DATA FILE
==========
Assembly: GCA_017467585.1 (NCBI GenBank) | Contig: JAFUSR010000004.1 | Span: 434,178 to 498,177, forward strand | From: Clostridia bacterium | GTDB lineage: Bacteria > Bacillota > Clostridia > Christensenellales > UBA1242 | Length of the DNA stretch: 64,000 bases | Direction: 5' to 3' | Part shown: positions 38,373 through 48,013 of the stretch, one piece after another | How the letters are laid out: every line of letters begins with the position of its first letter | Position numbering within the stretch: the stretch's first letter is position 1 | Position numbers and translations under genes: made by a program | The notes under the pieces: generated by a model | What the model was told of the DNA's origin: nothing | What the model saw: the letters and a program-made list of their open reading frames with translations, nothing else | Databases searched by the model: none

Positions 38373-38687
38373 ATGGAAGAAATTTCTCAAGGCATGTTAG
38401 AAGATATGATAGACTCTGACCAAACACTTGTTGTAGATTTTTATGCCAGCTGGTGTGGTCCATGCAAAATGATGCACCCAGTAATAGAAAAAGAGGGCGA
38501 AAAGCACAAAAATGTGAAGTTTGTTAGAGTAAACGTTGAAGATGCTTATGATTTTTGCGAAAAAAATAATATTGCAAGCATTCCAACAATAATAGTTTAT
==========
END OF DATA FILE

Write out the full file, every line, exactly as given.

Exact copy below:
Assembly: GCA_017467585.1 (NCBI GenBank) | Contig: JAFUSR010000004.1 | Span: 434,178 to 498,177, forward strand | From: Clostridia bacterium | GTDB lineage: Bacteria > Bacillota > Clostridia > Christensenellales > UBA1242 | Length of the DNA stretch: 64,000 bases | Direction: 5' to 3' | Part shown: positions 38,373 through 48,013 of the stretch, one piece after another | How the letters are laid out: every line of letters begins with the position of its first letter | Position numbering within the stretch: the stretch's first letter is position 1 | Position numbers and translations under genes: made by a program | The notes under the pieces: generated by a model | What the model was told of the DNA's origin: nothing | What the model saw: the letters and a program-made list of their open reading frames with translations, nothing else | Databases searched by the model: none

Positions 38373-38687
38373 ATGGAAGAAATTTCTCAAGGCATGTTAG
38401 AAGATATGATAGACTCTGACCAAACACTTGTTGTAGATTTTTATGCCAGCTGGTGTGGTCCATGCAAAATGATGCACCCAGTAATAGAAAAAGAGGGCGA
38501 AAAGCACAAAAATGTGAAGTTTGTTAGAGTAAACGTTGAAGATGCTTATGATTTTTGCGAAAAAAATAATATTGCAAGCATTCCAACAATAATAGTTTAT